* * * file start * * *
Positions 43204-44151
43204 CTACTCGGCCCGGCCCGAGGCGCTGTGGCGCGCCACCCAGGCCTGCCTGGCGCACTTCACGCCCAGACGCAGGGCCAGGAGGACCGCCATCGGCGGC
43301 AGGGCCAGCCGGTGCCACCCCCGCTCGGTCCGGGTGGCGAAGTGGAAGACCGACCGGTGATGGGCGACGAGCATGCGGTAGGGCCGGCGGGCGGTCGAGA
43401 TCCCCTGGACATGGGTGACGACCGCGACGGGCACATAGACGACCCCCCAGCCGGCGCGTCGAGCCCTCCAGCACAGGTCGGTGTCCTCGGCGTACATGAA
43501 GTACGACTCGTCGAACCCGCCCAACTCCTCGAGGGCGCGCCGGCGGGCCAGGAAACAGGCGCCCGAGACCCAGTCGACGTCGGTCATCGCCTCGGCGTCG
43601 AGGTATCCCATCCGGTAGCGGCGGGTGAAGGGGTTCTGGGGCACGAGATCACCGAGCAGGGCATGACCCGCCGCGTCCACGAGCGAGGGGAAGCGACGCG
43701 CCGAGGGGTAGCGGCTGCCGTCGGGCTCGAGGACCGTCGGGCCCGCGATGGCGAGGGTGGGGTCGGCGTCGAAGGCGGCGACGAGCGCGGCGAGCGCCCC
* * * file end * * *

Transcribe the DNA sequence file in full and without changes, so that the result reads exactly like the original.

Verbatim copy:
Positions 43204-44151
43204 CTACTCGGCCCGGCCCGAGGCGCTGTGGCGCGCCACCCAGGCCTGCCTGGCGCACTTCACGCCCAGACGCAGGGCCAGGAGGACCGCCATCGGCGGC
43301 AGGGCCAGCCGGTGCCACCCCCGCTCGGTCCGGGTGGCGAAGTGGAAGACCGACCGGTGATGGGCGACGAGCATGCGGTAGGGCCGGCGGGCGGTCGAGA
43401 TCCCCTGGACATGGGTGACGACCGCGACGGGCACATAGACGACCCCCCAGCCGGCGCGTCGAGCCCTCCAGCACAGGTCGGTGTCCTCGGCGTACATGAA
43501 GTACGACTCGTCGAACCCGCCCAACTCCTCGAGGGCGCGCCGGCGGGCCAGGAAACAGGCGCCCGAGACCCAGTCGACGTCGGTCATCGCCTCGGCGTCG
43601 AGGTATCCCATCCGGTAGCGGCGGGTGAAGGGGTTCTGGGGCACGAGATCACCGAGCAGGGCATGACCCGCCGCGTCCACGAGCGAGGGGAAGCGACGCG
43701 CCGAGGGGTAGCGGCTGCCGTCGGGCTCGAGGACCGTCGGGCCCGCGATGGCGAGGGTGGGGTCGGCGTCGAAGGCGGCGACGAGCGCGGCGAGCGCCCC